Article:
I propose to take Questions Nos. 613 and 614 together.
The Department of Agriculture, Food and the Marine currently reports and accounts for all forests that meet the definition of a forest as described in the Forestry Act 2014 and Land Use, Land Use Change and Forest (LULUCF) regulation. The definition of a forest is defined as areas which are 0.1 hectares or more in size and which have the capacity to reach at least 5 meters in height and with a minimum canopy cover of at least 20%. Ireland uses this definition as defined in the LULUCF regulation to account for all forest plots that meet this criteria.
Although Individual trees and groups of trees are important for biodiversity and do sequester carbon, they are not recorded against the forest land use categories as defined in the LULUCF regulation. Individual trees are similar to hedgerows in that they can only be accounted in other cropland and grassland categories if there are detailed national inventory data to support their inclusion. Ireland does not account for hedgerows or individual trees specifically but research is ongoing by the EPA and Teagasc to examine methods of potentially including such areas in future inventories.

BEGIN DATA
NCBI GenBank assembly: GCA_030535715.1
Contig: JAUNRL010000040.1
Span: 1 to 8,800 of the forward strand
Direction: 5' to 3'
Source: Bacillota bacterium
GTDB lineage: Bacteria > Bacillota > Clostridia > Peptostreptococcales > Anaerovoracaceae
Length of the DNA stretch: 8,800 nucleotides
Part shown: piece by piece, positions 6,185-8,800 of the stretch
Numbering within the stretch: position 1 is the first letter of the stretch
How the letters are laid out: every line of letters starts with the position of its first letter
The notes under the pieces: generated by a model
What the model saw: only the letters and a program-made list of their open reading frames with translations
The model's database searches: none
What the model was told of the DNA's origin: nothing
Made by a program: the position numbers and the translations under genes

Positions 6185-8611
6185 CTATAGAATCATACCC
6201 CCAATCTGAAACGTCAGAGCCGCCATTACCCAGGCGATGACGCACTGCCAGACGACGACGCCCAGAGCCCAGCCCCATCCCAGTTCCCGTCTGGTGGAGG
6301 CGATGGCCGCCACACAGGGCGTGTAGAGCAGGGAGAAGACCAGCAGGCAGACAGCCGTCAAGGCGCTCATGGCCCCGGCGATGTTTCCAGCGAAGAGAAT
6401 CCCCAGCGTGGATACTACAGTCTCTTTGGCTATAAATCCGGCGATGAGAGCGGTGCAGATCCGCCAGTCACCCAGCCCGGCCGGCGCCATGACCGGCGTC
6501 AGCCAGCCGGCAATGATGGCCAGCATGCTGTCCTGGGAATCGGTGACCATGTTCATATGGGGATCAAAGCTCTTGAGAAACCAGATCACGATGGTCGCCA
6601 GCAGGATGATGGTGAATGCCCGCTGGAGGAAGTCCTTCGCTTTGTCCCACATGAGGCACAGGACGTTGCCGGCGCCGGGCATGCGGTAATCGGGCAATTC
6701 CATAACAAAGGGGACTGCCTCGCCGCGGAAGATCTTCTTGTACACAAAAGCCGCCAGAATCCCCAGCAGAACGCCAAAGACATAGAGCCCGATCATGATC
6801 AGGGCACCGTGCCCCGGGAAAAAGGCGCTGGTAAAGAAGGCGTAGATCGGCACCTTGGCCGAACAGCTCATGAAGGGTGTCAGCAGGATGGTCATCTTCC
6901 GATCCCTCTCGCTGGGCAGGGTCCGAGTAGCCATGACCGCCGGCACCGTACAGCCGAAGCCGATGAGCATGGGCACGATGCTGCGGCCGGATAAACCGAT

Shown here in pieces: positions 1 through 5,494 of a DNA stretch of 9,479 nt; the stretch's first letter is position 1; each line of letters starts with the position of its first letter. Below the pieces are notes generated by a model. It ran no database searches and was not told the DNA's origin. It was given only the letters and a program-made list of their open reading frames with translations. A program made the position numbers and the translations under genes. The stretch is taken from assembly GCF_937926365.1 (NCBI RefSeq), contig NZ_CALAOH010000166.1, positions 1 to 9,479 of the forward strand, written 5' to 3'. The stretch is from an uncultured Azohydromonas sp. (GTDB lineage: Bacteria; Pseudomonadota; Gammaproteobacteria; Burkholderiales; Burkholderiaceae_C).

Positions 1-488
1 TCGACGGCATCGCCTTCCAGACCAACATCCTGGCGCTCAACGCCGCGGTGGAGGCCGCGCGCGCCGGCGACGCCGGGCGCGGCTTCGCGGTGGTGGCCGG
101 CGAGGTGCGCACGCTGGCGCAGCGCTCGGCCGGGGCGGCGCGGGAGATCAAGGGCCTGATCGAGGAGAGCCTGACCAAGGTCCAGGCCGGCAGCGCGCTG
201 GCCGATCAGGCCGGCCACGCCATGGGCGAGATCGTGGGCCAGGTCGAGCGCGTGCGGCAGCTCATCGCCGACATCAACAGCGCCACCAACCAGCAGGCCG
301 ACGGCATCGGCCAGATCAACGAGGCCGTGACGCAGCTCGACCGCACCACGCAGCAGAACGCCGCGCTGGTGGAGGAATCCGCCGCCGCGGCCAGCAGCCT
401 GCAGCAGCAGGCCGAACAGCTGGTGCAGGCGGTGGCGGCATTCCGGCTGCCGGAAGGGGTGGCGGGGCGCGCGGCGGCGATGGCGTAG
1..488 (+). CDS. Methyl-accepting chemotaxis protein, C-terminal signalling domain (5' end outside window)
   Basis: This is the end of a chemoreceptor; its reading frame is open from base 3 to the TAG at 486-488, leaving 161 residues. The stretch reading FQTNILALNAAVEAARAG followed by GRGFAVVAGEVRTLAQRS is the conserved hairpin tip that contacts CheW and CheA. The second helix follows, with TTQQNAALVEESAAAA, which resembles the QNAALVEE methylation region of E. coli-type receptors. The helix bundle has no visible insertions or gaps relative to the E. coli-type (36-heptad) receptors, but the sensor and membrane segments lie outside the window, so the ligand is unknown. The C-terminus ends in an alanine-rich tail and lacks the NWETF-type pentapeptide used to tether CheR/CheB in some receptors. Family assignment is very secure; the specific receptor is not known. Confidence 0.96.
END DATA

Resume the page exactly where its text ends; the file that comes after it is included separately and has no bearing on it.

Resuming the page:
However, more detailed work is required to determine and map the extent of such features in the landscape which is a significant task. It is also worth noting that, if such features are recorded, Ireland could only account for the additional trees and hedgerows planted. If there were less hedgerows and individual trees recorded than in previous years, Ireland would have to account this as an emission of carbon dioxide.
The Department does not intend to change the definition of a forest and will continue to account for all forests that meet the current definition. Plots that fall below this area threshold may be included at a future date under non forest land use categories and will be informed by existing and further research.